Gameshifting Board: Coherence
There is a kind of magic that exists in any complex system that keeps the complexity from dissipating. We've been calling that magic, "coherence" and in the case of social processes have identified three aspects of it: the Context, the Container, and the Content.
Content is what the gameshifting session is about. Context is about the mode or intention of the session. Container is the overall structure currently in play. By moving markers on the coherence board participants can see and/or choose explicitly:
- 1.how content is determined (e.g. was a topic set for the content, or will the content be emergent from the process),
- 2.what the context is (e.g. is the intention for the session decision making, learning, co-creation, etc.)
- 3.and perhaps most importantly, specify the rules and actions, as well as the physical layout which make up the container in which the sessions is taking place.
Gameshifting Board: Player Board
Individuals contribute to social processes in many ways. We are most used to spoken contribution, but for successfull social processes, it's crucial to become agile in our capacities to be aware of other levels of being of individuals as they participate. For example, how does the group adjust its pace when things are going too fast or too slow for the participants? How does the group become aware that there is too much noise in the environment and not enough signal? We've added player boards that allow individuals to give this kind of feedback non-verbally.
For example, a spectrum with a triangular arrow indicates individuals feelings about the current pacing: red indicates "slow down!", green signals "speed up!". A bar with a dot allows individuals to set it up as an "!" (exclamation point) to indicate that there is too much distraction or noise in the space, or by moving the dot to the top, turn it into an "i" (for information) to mark that they are experiencing plenty of signal. This form of non-verbal cues allow the group to self-adjust because it can see the emerging whole.
Sample Gameshifting Cards
Gameshifting boards have been, and probably should be adapted for different uses, in different groups, and different settings. It is best to use terms and ideas about group dynamics that people are familiar with so that the board doesn't seem to foreign or overwhelming.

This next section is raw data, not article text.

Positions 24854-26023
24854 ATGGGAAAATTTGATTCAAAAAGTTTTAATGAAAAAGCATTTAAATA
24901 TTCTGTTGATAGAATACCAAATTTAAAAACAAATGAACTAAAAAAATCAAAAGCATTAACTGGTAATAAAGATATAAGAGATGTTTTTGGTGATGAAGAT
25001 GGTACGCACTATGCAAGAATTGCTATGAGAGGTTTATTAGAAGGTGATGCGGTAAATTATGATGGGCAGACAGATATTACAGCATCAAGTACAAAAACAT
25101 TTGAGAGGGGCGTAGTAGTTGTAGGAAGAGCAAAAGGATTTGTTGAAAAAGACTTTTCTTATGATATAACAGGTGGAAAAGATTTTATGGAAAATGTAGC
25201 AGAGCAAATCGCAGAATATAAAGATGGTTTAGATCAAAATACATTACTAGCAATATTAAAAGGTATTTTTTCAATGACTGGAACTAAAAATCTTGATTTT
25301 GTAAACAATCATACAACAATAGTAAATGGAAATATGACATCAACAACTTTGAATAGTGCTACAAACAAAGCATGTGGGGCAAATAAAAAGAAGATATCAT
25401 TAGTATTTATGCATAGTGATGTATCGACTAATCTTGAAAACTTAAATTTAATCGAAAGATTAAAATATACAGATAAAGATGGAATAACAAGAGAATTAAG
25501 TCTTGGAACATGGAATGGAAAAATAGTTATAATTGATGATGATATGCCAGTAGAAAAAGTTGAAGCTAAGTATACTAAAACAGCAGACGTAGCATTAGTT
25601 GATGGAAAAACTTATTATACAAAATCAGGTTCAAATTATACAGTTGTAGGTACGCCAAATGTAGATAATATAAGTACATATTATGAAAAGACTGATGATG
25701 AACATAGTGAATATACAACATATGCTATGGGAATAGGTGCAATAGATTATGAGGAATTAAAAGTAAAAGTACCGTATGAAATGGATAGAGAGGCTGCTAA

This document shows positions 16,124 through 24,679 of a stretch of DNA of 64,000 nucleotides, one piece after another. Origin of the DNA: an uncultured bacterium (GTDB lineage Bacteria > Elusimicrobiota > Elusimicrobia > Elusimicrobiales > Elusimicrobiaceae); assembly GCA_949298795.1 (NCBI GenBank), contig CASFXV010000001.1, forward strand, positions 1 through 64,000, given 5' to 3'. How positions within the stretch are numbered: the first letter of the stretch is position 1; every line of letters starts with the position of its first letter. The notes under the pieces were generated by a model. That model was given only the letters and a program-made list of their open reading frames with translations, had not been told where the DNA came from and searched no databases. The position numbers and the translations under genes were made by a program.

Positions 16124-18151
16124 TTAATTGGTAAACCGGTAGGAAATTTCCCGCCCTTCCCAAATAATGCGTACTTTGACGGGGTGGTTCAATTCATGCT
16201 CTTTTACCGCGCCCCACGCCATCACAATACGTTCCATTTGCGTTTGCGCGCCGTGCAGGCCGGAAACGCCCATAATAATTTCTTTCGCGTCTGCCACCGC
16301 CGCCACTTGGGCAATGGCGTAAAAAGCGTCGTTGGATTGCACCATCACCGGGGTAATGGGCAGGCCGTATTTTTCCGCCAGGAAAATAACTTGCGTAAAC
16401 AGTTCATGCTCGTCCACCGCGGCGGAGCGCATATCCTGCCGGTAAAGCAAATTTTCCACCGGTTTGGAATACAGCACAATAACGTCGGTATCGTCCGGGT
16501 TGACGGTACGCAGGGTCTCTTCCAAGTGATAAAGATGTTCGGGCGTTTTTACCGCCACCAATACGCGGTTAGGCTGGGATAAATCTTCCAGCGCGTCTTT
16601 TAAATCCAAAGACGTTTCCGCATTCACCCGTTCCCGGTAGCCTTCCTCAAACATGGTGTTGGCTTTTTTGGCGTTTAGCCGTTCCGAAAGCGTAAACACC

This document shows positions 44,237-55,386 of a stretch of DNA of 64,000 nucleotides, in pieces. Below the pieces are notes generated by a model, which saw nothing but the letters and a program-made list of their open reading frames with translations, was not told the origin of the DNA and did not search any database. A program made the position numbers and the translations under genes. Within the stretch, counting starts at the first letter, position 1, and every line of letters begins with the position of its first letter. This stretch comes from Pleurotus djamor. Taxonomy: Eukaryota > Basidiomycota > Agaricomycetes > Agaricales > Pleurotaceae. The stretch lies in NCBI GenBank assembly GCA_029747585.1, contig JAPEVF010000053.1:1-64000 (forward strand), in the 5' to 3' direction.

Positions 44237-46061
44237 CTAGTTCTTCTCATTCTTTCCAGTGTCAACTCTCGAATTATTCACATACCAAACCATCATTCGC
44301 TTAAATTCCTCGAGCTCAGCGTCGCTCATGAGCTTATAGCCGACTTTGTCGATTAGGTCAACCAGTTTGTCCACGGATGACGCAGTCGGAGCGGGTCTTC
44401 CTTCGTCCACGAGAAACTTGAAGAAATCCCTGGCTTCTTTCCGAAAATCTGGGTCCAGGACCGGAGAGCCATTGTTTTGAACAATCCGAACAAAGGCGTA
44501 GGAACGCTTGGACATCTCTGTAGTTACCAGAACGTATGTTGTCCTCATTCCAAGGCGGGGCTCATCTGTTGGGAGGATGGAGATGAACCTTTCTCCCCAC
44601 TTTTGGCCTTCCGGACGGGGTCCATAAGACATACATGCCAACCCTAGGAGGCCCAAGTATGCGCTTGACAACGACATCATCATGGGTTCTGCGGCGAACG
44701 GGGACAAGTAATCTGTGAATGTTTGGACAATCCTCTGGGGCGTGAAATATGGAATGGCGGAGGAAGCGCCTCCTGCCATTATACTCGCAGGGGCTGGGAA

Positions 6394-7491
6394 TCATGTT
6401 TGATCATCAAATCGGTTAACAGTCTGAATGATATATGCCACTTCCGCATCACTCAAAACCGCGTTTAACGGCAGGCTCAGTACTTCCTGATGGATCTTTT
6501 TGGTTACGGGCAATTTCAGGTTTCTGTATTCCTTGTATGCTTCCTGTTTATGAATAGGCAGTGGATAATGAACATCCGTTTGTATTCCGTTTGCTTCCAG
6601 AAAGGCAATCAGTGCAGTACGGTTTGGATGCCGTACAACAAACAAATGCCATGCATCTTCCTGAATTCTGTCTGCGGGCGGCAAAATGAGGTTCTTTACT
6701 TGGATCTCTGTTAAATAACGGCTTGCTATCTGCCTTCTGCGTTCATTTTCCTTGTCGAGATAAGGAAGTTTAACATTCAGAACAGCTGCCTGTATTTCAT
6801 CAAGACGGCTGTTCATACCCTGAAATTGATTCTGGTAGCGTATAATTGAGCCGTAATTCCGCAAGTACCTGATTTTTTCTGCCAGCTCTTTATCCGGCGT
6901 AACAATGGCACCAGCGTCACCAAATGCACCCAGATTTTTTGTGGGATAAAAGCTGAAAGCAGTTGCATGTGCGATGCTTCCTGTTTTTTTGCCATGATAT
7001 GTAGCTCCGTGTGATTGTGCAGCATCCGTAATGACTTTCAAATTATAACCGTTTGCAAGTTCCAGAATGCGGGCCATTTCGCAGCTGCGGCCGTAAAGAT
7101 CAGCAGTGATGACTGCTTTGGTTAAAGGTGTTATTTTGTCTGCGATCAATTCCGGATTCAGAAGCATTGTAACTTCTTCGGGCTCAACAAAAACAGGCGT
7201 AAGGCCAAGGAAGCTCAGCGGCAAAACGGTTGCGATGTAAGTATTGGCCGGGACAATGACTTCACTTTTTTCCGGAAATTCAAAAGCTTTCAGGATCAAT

Feel free to make your own adaptations. Here are some of the variants that we know of.
The green squiggly box (which says New Rules in it) is the size of an 8.5" x 11" sheet of paper so that you can stick new collections structures in there easily for different types of meetings. This version is a bit easier to play because you can see and manage all the group dynamics on one board.
This configuration is rather detailed, and uses two boards. The Gameshifting Groundrules board is set at the beginning of a session and has the things that are not likely to change much during meeting. The Gameshifting Dynamics board has the social dynamics that you want to change in the course of your meeting.<<--Groundrules
Dynamics 2 -->> ( Pretty Printed Version )
One nice thing about this set of boards is how it combines the intention of focus of the group with the trajectory icons since those dynamics are, in fact, usually connected. It helps people visualize where they are in a process and what kind of intentions are likely to come next.
This is a simplified version used with for the Agile Learning Facilitator Training as well as with the kids at the ALC Mosaic summer camp.
Some elements of Quaker process had already been showing up on the boards (Clerking, Sense of the Meeting, etc.) but now we customized a GameShifting board for a Quaker Community Retreat: